Page semi-protected

Schule Schloss Salem

From Wikipedia, the free encyclopedia
Jump to navigation Jump to search

Schule Schloss Salem
Schloss Salem

, ,

School typePrivate School
HeadmasterBernd Westermeyer[2]
Grades5–12 (Abitur),[3] 11–12 (IB)
LanguageGerman, English
Colour(s)Blue, White
Salem Castle

Schule Schloss Salem (Anglicisation: School of Salem Castle, Salem Castle School) is a boarding school with campuses in Salem and Überlingen in Baden-Württemberg, Southern Germany. It is considered one of the most elite schools in Europe.

It offers the German Abitur, as well as the International Baccalaureate (IB). With a scholarship program and its "Dienste" (Services) such as the Firebrigade, the "Technisches Hilfswerk" short: THW (Technical Support Organisation), the First Aid or the Nautical Service. The Schule Schloss Salem, also commonly referred to as Salem College, hence offers an education for its students at the academic as well as social levels.

The school was established by the educator Kurt Hahn with support of Prince Maximilian of Baden in 1920 and from the beginning accepted girls and boys. Under the Nazi regime Hahn (who was Jewish) was forced to emigrate to Scotland where he founded the British Salem School of Gordonstoun as well as later Outward Bound and the United World Colleges.

The school today

The school’s mission continues to reflect its Hahnian roots. Specifically, Salem aims to present young people with high academic and extracurricular expectations and opportunities; and to introduce them to a lifelong sense of respect for the individual, responsibility to the community and an awareness of the importance of the democratic process in sustaining both.

The academic program in Years 5–7 is in German. Intensive instruction in German as a foreign language is available for international pupils. Even pupils arriving at the School with no German are fluent within one school year.

From Year 8 onward, Salem is fully bilingual and offers a dual curriculum. Students may either continue in the German system (Abitur) or enter the international classes & the IB Diploma Programme, in which the language is English. However, students may switch systems until they enter the upper school. Approximately a third of the students in the upper years are in the IB system. Most students are of German background, but there is significant population of international students, with students attending from a variety of countries such as Switzerland, Spain, USA, China, Russia, Korea, India, Canada, Australia or Italy.

At Salem, involvement in extracurricular activities and the life in the boarding community and academic achievement are equally emphasized. All students in the upper years must engage in community service such as Nautical Service, THW (Technical Support Organisation) extended First Aid, Community Service (Kindergarten, Disabled people's home, etc.) or Fire brigade at least one afternoon per week. During the terrible aeroplane accident of 2002 in Überlingen, Salem Students were some of the first at the scene. All students must also participate in a regular program of sports and/or outdoor pursuits such as Outward Bound, Football, Rugby or Gymnastics. Participation in theatre, music and visual-arts extracurricular programs, while not mandatory, is strongly encouraged. The student orchestra in Salem is regarded to be one of the foremost youth-orchestra's in Germany and travels around the world to perform its music, such as a recent trip to Beijing, China.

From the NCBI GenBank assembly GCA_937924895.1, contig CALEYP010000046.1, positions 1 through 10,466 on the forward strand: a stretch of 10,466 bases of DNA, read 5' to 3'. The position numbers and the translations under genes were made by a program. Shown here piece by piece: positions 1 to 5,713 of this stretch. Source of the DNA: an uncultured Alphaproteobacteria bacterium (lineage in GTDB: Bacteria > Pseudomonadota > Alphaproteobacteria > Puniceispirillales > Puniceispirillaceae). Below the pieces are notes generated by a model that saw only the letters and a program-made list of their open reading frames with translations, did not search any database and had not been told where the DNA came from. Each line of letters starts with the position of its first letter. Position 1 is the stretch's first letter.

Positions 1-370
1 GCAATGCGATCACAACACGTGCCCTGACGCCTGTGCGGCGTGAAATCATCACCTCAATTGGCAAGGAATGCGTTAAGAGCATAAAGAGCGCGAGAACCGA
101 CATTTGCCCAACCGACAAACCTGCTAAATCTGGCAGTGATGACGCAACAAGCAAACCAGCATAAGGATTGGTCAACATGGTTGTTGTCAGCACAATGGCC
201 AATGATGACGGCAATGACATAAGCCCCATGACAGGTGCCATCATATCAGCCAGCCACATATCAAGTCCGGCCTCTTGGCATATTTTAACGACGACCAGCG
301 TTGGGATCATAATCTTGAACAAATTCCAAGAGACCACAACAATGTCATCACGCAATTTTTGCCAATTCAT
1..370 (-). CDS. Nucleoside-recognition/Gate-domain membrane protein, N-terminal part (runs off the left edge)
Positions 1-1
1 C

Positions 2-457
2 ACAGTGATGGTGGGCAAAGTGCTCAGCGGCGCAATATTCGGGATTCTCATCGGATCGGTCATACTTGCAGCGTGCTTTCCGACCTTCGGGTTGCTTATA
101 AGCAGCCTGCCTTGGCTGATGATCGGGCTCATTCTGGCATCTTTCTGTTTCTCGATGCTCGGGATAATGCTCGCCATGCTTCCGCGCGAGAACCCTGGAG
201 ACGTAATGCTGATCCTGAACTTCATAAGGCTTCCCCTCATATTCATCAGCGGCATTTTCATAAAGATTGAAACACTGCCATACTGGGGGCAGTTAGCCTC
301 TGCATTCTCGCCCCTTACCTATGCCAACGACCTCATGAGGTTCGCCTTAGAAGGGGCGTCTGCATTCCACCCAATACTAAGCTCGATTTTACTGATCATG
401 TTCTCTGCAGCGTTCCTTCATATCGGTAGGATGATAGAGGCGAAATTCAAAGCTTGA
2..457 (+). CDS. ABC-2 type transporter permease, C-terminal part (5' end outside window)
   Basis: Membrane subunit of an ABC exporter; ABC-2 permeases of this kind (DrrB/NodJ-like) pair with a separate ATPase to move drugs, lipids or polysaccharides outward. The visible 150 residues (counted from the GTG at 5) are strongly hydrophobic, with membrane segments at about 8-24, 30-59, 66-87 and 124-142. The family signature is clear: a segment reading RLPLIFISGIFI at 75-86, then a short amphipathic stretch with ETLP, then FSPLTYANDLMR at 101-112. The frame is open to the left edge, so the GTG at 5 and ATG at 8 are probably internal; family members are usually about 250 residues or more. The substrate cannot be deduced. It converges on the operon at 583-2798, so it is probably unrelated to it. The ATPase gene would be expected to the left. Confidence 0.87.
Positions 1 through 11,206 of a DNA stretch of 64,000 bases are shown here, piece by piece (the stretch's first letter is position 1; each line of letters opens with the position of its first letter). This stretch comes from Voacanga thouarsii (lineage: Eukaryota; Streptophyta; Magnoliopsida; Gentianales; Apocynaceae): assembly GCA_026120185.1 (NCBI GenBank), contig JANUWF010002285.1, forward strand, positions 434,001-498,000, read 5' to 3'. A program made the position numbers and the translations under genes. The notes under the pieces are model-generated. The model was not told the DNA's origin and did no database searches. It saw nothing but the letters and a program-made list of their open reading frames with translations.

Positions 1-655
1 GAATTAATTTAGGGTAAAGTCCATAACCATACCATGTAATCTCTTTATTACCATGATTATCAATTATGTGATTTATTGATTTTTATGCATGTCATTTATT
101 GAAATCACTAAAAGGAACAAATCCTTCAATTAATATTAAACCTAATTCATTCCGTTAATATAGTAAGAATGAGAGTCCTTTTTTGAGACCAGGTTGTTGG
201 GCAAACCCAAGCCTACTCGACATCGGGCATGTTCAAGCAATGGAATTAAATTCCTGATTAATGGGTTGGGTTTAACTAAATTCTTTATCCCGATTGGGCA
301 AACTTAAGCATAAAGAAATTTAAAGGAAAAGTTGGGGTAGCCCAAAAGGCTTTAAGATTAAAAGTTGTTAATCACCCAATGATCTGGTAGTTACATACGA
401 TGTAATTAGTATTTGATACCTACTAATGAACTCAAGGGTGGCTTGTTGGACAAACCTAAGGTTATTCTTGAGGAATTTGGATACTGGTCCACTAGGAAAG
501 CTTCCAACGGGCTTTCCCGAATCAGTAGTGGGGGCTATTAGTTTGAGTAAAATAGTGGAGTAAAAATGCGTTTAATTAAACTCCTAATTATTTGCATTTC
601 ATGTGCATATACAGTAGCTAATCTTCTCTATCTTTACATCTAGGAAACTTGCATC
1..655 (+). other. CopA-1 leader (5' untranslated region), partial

Far more than in boarding schools from the Anglo-American tradition, responsibility for the everyday running of the School in the upper years is, in keeping with Salem’s democratic ethos based on the principles of Kurt Hahn, placed in the hands of students under the guidance of staff. All activities and dormitories (Flügel) are led by students elected by their peers. School regulations are outlined with the consent of the student parliament and breaches of these are jointly dealt with by the School administration and the elected leaders of the student body in what is called the Leitungsrat or the 'Leadership Council', which comprises the Headmaster of the College, the two Head Boys/Girls, the students housemaster/mistress and other senior staff members.

Approximately one-third of pupils receive financial aid through various scholarship programmes, the distribution of which is based upon both need and merit. University admissions are excellent, with almost all graduates eventually attending the most selective universities in Germany, Great Britain and the leading Commonwealth countries, as well as the United States.

Spetzgart and Härlen


Salem is spread among three separate campuses: the Lower School (grades 5 to 7) and the Middle School in Salem Castle (grades 8 to 11, and Pre-IB), and the 'Upper' (secondary) School in Spetzgart Castle and the new campus of Härlen (Grades 11 and 12, IB years 1 and 2). The Lower School was located in ′′Schloss Hohenfels′′, an isolated castle above the town of Kalkofen 20 kilometers to the west of Salem, until the end of school year 2016/17. Salem Castle is located in a former Cistercian monastery, which prior to secularisation in 1802-1803 was known as Salem Abbey, in the town of Salem. The Upper School is located along the shores of Lake Constance on the outskirts of Überlingen in Spetzgart Castle (since 1928) and on the modern Härlen campus, which was opened in September 2000.

School heads

  • Stefan Steinebach, Head of Lower and Middle School[2]
  • Ken Lander, Head of Upper School[2]

Notable alumni


  1. ^ "Geschichte". Schule Schloss Salem. Retrieved 16 December 2016.
  2. ^ a b c "Geschäftsleitung & erweiterte Schulleitung". Schule Schloss Salem. Retrieved 16 December 2016.
  3. ^ a b "Zahlen & Fakten". Schule Schloss Salem. Retrieved 16 December 2016.

External links

Coordinates: 47°46′34″N 9°16′38″E / 47.77611°N 9.27722°E / 47.77611; 9.27722